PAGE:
Tammy Madsen wants students to use class content at work the next day, and uses case studies and group projects to accelerate the process.
Tammy L. Madsen, Ph.D., had just joined the faculty at Santa Clara when she was tapped in 2000 to be part of the committee helping to plan the new building for the Leavey School of Business.
“Many of us had strong opinions based on our experiences at other universities” she says. “But, ultimately, the challenge was figuring out what we would need 10 to 20 years out.”
Since then, she’s advanced along with the new Lucas Hall, becoming chair of the Management Department in the school in 2007. Madsen, who grew up in Fremont in the Bay Area, was attracted to Santa Clara because she wanted a place that valued research and teaching.
She teaches the required capstone strategy course in the MBA program; the course introduces various strategic analysis frameworks and covers a range of topics such as industry analysis, strategic positioning, alliances, outsourcing, mergers and acquisitions, and global strategy.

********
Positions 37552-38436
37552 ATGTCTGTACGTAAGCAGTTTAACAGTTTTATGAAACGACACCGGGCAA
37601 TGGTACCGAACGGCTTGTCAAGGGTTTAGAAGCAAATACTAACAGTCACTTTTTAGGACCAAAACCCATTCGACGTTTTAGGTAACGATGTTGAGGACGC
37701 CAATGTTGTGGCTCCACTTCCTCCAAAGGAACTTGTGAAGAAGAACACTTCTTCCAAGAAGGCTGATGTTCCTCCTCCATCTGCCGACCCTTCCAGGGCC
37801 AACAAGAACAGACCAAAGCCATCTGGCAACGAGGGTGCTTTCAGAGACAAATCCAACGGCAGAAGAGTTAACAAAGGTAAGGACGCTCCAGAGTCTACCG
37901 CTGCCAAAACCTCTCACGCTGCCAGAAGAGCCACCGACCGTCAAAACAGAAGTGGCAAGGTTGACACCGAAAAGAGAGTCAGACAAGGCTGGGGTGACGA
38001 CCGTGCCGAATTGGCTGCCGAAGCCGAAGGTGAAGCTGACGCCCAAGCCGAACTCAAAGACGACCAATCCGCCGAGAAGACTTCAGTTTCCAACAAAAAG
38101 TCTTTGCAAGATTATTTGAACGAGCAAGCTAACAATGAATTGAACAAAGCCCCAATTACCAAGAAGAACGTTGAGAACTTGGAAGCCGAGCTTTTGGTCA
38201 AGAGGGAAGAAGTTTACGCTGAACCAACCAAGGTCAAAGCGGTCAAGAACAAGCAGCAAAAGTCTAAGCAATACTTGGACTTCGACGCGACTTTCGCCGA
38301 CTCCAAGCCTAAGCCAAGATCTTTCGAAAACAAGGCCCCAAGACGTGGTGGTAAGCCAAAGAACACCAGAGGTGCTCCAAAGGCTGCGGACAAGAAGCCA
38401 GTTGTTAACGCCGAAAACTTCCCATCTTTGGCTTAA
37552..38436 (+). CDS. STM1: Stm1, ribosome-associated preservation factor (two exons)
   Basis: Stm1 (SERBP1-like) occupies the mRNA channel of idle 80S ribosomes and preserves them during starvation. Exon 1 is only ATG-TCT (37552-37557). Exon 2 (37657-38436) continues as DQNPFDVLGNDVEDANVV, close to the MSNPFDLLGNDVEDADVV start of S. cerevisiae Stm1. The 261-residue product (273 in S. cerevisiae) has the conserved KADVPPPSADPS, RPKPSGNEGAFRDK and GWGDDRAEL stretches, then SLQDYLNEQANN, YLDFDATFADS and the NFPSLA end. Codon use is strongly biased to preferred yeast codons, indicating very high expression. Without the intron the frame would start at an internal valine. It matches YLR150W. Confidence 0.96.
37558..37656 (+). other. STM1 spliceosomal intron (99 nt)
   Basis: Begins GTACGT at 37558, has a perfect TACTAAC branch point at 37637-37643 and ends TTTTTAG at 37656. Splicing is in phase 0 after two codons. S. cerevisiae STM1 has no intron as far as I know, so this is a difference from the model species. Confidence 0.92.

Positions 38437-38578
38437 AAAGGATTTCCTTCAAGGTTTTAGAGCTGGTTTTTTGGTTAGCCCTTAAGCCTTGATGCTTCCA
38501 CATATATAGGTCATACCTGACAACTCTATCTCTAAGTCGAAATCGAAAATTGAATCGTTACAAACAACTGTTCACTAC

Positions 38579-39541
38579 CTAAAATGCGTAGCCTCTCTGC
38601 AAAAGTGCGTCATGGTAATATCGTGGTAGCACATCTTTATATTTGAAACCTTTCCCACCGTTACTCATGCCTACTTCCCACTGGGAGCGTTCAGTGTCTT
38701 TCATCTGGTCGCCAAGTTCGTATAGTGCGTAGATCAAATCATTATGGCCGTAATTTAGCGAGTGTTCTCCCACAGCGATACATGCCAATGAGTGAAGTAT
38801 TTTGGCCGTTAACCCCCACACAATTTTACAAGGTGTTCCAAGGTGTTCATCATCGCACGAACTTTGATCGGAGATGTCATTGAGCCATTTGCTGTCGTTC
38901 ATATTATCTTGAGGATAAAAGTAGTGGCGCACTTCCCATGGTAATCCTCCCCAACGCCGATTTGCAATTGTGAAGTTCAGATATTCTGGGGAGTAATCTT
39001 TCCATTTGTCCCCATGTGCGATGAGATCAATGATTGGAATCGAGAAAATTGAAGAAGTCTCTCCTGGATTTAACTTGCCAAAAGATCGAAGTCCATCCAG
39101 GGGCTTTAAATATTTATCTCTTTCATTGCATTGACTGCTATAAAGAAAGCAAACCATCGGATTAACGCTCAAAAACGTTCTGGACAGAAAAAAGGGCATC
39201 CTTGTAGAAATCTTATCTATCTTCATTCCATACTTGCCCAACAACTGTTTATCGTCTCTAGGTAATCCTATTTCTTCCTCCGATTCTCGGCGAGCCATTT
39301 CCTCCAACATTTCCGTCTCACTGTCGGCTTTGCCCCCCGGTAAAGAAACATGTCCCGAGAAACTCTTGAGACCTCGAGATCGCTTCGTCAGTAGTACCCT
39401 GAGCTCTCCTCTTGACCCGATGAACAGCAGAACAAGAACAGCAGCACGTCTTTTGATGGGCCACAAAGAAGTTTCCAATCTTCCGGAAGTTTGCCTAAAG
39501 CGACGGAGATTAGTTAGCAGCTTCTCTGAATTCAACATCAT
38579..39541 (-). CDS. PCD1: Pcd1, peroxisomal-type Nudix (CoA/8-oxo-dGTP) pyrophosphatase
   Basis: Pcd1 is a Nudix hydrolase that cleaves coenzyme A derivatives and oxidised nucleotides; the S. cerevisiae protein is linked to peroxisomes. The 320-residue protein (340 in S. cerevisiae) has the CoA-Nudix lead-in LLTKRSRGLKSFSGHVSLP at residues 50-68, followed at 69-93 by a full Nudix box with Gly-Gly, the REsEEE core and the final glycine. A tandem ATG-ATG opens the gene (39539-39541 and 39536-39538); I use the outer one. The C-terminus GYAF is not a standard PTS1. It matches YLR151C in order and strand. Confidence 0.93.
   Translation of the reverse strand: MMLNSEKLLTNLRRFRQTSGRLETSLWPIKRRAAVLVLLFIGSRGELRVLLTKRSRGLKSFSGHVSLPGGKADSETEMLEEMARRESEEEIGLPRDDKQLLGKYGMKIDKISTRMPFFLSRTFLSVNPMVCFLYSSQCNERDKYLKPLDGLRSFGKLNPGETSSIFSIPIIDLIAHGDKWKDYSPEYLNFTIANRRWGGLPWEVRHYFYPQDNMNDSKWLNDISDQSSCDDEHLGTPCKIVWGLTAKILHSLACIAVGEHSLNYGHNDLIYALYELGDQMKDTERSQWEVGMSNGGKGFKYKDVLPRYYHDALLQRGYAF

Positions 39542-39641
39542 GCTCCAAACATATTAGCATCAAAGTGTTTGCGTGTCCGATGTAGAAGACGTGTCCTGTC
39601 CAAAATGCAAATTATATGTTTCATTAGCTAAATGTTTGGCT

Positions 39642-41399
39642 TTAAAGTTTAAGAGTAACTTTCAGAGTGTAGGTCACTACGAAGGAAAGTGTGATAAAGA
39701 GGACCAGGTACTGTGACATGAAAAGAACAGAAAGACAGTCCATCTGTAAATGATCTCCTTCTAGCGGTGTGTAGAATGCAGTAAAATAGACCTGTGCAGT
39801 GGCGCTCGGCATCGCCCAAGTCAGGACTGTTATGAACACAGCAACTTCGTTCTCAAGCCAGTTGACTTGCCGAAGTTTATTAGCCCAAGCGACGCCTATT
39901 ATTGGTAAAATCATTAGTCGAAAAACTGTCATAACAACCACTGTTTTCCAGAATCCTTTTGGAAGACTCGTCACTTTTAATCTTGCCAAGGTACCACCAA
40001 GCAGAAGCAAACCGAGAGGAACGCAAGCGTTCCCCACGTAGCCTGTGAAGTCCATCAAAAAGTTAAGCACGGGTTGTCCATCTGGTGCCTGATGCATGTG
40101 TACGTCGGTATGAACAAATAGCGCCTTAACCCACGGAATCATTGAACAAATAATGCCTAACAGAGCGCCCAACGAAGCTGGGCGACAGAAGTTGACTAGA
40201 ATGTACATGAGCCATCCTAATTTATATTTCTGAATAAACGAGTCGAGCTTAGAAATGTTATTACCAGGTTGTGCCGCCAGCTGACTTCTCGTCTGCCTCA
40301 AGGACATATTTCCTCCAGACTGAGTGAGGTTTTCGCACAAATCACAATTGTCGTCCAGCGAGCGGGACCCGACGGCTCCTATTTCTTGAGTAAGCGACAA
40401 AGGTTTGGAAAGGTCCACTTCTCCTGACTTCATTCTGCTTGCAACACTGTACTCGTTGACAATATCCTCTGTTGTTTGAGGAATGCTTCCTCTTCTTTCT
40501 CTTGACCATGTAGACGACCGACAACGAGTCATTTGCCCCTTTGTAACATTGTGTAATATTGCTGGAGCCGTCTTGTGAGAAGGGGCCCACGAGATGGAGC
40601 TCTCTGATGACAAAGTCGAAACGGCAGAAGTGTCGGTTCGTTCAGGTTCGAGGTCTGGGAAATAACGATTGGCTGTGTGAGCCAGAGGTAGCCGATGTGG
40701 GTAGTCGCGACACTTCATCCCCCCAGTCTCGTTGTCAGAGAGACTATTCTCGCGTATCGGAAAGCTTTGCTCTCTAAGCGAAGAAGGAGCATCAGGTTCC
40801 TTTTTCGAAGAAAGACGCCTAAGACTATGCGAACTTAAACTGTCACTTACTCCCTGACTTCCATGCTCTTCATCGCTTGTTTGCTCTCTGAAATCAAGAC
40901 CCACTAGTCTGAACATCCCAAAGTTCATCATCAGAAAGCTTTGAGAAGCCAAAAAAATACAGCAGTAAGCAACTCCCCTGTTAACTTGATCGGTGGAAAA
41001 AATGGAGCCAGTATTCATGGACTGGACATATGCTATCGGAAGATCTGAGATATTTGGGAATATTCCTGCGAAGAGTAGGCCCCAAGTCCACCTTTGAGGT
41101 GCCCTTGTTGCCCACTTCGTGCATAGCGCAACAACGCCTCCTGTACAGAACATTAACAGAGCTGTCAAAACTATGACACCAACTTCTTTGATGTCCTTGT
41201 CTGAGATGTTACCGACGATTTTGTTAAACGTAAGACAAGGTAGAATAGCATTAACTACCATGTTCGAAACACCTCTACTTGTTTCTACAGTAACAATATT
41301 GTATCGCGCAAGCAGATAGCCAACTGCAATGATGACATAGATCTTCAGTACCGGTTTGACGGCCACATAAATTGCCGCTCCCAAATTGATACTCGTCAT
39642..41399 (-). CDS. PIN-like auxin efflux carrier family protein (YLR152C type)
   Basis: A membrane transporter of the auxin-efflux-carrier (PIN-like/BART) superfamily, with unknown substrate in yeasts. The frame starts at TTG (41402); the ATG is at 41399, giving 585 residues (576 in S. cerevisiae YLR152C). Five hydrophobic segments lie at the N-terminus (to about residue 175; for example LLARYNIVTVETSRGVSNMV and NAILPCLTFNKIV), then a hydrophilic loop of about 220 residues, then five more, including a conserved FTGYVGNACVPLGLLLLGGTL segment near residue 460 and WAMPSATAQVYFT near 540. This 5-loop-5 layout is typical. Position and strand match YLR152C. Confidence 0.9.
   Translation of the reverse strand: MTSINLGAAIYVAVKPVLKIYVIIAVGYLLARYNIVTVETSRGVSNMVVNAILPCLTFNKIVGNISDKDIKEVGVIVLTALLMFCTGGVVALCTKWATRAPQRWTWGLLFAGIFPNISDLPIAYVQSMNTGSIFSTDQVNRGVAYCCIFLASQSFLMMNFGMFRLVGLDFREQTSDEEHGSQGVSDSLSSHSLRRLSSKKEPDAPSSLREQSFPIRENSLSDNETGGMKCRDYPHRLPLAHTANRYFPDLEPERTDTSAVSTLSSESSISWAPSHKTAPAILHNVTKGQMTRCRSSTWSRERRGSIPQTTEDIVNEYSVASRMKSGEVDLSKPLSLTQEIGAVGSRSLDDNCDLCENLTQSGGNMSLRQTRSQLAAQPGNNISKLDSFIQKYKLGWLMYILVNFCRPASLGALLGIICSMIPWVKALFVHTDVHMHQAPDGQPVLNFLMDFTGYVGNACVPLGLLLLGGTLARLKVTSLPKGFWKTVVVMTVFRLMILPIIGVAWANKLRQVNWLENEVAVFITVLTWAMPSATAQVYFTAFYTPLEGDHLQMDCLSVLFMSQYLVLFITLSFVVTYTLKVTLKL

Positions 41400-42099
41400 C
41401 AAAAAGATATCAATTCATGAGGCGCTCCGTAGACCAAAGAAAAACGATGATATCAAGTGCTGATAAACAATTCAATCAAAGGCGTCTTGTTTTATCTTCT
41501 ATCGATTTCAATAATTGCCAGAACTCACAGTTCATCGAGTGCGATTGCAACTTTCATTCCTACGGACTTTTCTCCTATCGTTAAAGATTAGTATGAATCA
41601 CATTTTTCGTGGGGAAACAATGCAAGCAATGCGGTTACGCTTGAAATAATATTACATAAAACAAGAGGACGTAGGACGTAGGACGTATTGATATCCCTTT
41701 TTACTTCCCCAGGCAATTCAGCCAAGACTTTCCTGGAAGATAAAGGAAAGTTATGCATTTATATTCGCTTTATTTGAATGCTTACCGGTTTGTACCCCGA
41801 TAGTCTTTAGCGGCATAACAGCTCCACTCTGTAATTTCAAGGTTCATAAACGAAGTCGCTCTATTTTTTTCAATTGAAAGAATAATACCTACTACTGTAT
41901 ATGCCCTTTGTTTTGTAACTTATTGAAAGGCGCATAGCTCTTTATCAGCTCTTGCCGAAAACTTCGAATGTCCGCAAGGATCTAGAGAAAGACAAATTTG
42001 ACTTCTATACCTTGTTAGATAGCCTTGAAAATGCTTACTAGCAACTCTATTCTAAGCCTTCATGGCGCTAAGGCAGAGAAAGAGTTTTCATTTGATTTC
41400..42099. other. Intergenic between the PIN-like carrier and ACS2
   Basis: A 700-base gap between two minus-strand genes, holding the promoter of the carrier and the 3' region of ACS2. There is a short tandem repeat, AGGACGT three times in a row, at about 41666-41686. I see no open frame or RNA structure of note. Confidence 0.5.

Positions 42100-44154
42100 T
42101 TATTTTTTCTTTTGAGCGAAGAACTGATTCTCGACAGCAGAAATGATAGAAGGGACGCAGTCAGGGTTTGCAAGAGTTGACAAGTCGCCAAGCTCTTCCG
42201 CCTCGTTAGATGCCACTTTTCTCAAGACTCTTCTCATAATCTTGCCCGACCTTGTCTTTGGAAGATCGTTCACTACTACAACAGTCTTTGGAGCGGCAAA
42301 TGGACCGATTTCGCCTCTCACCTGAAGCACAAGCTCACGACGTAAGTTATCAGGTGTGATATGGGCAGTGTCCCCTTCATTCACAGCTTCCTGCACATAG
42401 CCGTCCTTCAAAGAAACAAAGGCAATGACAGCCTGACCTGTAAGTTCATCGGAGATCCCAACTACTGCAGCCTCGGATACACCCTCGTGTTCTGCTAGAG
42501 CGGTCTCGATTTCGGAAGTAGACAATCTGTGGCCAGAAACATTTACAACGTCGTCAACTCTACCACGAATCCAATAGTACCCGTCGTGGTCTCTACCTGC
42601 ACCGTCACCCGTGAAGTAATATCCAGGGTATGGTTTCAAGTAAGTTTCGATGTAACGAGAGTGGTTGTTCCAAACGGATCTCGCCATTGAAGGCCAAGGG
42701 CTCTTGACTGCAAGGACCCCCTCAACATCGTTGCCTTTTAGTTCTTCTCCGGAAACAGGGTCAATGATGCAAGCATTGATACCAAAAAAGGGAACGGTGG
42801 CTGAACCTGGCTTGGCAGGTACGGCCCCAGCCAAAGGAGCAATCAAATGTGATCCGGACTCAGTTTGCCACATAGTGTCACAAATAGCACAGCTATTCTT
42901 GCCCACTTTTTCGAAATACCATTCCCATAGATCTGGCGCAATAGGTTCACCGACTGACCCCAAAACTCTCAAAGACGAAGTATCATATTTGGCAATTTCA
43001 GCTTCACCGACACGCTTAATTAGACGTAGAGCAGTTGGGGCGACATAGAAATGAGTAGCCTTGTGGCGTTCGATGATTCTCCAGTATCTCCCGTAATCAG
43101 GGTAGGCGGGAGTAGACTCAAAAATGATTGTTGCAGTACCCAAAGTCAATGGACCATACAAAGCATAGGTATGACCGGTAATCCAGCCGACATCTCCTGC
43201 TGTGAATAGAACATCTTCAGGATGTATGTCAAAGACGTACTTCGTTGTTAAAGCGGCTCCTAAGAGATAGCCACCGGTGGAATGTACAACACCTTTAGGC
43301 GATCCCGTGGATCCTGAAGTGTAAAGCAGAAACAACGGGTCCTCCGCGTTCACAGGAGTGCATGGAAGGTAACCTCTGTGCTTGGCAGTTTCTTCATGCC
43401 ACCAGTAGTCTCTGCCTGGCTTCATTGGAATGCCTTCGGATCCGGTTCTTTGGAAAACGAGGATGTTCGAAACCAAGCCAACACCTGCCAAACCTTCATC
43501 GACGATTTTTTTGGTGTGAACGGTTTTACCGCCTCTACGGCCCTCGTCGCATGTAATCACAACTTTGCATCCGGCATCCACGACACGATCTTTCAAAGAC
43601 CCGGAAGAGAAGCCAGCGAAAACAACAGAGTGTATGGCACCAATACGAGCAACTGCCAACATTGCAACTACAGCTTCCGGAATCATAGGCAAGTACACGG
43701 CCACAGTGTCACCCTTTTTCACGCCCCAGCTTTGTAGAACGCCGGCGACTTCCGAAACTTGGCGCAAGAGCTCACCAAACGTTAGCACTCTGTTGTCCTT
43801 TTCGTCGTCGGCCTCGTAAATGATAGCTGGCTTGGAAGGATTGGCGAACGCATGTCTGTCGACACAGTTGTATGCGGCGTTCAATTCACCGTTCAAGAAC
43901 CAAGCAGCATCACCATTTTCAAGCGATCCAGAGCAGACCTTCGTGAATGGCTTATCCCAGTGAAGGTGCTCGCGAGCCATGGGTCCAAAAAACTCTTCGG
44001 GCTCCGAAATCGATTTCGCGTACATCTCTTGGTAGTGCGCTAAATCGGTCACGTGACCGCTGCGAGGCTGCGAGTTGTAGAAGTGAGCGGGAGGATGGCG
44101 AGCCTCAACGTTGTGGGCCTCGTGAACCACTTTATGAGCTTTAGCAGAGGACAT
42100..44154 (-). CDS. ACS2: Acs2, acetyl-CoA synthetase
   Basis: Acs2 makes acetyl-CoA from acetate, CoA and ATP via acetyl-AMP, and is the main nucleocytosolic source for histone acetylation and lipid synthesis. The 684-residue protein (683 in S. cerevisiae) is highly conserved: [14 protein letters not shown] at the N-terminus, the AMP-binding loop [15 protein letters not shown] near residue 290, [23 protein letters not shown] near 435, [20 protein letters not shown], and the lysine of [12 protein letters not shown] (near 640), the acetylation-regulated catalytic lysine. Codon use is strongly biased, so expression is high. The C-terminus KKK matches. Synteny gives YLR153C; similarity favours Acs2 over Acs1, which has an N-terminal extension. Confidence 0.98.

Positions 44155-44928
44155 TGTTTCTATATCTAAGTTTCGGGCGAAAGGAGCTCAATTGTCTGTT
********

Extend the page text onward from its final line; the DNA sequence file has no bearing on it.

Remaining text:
Students engage in an intensive research project where they apply various strategic analysis frameworks and the knowledge and skills they have gained throughout the MBA program to analyze a firm undergoing strategic change. Madsen uses in-depth case analysis and various experiential exercises in her classes. One of her goals is to ensure that students can use class content at their companies.
“Basically, it’s about putting knowledge into action,” says Madsen, who started her career working for a small defense company to analyze F-14 aircraft. She moved on to packaging design and program management for commercial vehicles at Delco Electronics in Santa Barbara, but realized she wanted a different kind of career.
“My exposure to various divisions within General Motors motivated me to pursue a doctorate in strategy and organization,” she says of her move into academics. “I couldn’t help but think that there has to be a better way to run an organization."
"I love my job. I enjoy doing empirical research – exploring questions, collecting data, conducting analysis, and disclosing counterintuitive findings," recounts Madsen. "Many of us are faculty because we enjoy continuously learning and building knowledge.”